Our national nightmare of never-ending presidential campaigns has already begun. So, it’s a good time to raise awareness among young voters about the confusing intricacies of Medicare.
Traditional Medicare had its genesis thanks to two presidents. On July 30, 1965, Lyndon Johnson traveled to the Truman Library in Independence, Missouri, to sign Medicare into law. He chose that venue to draw attention to the fact it took 20 years for Congress to enact government health insurance for senior citizens after Harry Truman had proposed it.
How many young people ever thought that Roe vs. Wade would be overturned? It is unlikely that Medicare will be “overturned” — but it is being “looted” and diluted through privatization via Medicare Advantage (MA) plans.
Medicare is at the forefront of political discourse, yet we largely ignore young people in this discussion under the assumption they are not interested and are not affected by Medicare’s future and its impact on them.
By one estimate, more than 10 million young Americans are family caregivers, most of them caring for loved ones who depend on Medicare for financial security. According to Politico, 69% of young Americans support a Medicare For All government-funded program.
However, MA plans are growing exponentially. MA is a lucrative private insurance product masquerading as Medicare. Traditional Medicare is the most popular, most efficient and most cost-effective medical coverage program in the U.S.
MA enrollment has grown so fast that more than 29 million Americans were in MA plans this year, accounting for $427 billion of Medicare spending, according to the Kaiser Family Foundation.
One reason for this rapid growth may be that the Centers for Medicare and Medicaid Services (CMS) sets higher commission rates for insurance agents selling MA plans when compared with the rates set for agents selling plans to those who choose traditional Medicare with supplemental plans.
When an insurance agent enrolls a newly eligible 65-year-old client from New Jersey or California into an MA plan, she will earn a $750 commission for that year. But, if that same client chooses traditional Medicare and buys a Medigap policy as their supplement, the agent gets a $259.80 commission.
Additionally, brokers reap payments in subsequent years if their client stays in the same plan. Although rates vary depending on the plan and the region, a common commission for each renewing MA enrollee is about $375 per year, which continues annually as long as the beneficiary stays in that plan. Another reason for the MA growth is the aggressive, often misleading, advertising for these for-profit plans.
Some MA plans are managed by hedge funds and private equity firms — investors with no medical experience decide which medical procedures it will cover and will put profits first.
Tampering with traditional Medicare puts the health and financial future of young Americans and their families at risk. They have paid into the Medicare system for most of their adult lives, so it is only fair that they should expect to receive the same benefits — or better — as their parents have.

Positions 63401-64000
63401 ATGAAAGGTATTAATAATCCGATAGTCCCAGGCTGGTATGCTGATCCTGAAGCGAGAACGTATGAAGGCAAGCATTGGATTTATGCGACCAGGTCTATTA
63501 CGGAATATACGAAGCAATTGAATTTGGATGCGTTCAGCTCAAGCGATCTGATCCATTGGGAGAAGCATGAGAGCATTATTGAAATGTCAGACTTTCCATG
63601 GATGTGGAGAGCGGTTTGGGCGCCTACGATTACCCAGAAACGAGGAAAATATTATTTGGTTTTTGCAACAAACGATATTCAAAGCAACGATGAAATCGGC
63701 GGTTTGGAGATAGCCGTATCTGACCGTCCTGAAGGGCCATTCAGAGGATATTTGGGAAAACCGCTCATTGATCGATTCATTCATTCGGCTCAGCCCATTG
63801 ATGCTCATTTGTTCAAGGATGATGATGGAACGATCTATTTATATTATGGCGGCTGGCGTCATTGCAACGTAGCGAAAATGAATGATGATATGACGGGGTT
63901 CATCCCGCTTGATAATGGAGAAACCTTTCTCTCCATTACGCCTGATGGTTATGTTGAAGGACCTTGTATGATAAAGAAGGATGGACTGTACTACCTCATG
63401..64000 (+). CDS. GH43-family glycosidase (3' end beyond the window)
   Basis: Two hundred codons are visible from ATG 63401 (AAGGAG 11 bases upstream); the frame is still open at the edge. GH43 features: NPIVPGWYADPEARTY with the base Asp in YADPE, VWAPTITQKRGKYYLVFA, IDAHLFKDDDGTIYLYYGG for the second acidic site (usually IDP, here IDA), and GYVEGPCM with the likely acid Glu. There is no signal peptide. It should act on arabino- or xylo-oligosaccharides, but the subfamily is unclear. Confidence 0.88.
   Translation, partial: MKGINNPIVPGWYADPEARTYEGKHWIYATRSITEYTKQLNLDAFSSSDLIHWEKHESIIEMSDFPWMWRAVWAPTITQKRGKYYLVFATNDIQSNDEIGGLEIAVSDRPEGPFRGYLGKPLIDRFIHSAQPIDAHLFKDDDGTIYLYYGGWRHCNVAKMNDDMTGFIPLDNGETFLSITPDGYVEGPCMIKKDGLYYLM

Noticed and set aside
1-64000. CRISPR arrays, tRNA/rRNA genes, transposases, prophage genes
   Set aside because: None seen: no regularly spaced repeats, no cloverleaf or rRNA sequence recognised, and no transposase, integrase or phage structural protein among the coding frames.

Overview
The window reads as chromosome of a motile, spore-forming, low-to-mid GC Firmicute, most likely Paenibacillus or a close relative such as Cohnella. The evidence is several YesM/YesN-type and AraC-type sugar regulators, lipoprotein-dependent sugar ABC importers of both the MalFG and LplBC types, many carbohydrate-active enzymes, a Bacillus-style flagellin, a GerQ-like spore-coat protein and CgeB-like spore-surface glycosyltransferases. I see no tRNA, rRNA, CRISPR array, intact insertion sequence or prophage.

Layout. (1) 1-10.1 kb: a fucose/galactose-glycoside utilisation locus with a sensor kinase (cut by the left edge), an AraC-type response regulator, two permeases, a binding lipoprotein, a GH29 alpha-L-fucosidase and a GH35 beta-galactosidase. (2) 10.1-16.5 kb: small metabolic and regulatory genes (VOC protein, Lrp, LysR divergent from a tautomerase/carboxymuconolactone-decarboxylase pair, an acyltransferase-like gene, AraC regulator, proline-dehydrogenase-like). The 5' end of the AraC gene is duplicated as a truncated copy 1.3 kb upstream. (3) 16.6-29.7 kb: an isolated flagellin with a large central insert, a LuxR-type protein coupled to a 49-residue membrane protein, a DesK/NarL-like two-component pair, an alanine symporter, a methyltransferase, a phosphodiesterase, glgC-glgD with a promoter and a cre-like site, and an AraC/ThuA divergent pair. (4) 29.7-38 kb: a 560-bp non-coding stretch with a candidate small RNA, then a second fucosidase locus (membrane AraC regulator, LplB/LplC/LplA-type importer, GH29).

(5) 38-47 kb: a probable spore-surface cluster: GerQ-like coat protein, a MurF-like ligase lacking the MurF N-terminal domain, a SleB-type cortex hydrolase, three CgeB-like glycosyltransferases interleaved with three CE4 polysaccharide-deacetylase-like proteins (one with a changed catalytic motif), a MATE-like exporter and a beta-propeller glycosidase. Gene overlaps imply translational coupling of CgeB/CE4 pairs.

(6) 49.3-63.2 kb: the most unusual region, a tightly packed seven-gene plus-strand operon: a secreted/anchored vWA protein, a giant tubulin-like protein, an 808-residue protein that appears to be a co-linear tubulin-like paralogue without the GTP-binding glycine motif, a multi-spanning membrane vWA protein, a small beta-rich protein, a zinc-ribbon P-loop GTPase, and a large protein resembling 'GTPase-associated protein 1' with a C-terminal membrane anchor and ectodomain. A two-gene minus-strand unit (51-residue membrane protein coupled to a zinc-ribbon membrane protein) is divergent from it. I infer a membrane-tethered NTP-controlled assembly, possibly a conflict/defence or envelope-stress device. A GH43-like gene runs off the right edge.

In January, JAMA published an essay by Donald Berwick, MD, MPP, titled “Salve Lucrum: The Existential Threat of Greed in US Health Care.” Dr. Berwick notes that according to health services research, MA will cost Medicare over $600 billion more in the next 8 years than would have been the case if the same enrollees had been in traditional Medicare.
Dr. Berwick also questions the real value of MA — the value of MA depends on your location, healthcare needs, budget and preferences. Initially, an MA plan could be a good financial investment, if you are relatively healthy. When more serious health issues arise, audits by the Office of the Inspector General find that private MA plans deny necessary care that should be covered under the program.
In a coincidence of timing with Dr. Berwick’s article, CMS released a rule for health insurers that operate MA plans, stipulating they will be subject to return overpayments to MA plans to the tune of billions of dollars in fraudulent billings.
As these problems with MA roiled to a boil, Sen. Patty Murray responded to constituents’ growing concerns about MA plans with a boilerplate letter that completely ignored their worries, stating “Like you, I strongly believe our seniors deserve a health care system that works for them and puts their needs first. That is why I have long fought to defend the Medicare program, including by providing seniors the option of enrolling in Medicare Advantage … I remain committed to working to ensure all beneficiaries have a choice between Medicare Advantage and the traditional Medicare program.”
Sen. Murray’s tone-deaf response is a reminder that democracy is not a spectator sport. If citizens want their voices heard, they must speak truth to power.
We must support our young people to keep traditional Medicare strong. We also must let presidential wannabees — and members of Congress — know we’re mad as hell and we’re not going to take it any longer!
The authors are longtime advocates for equity and justice in health care, who collaborate and volunteer with a variety of local, regional and national organizations.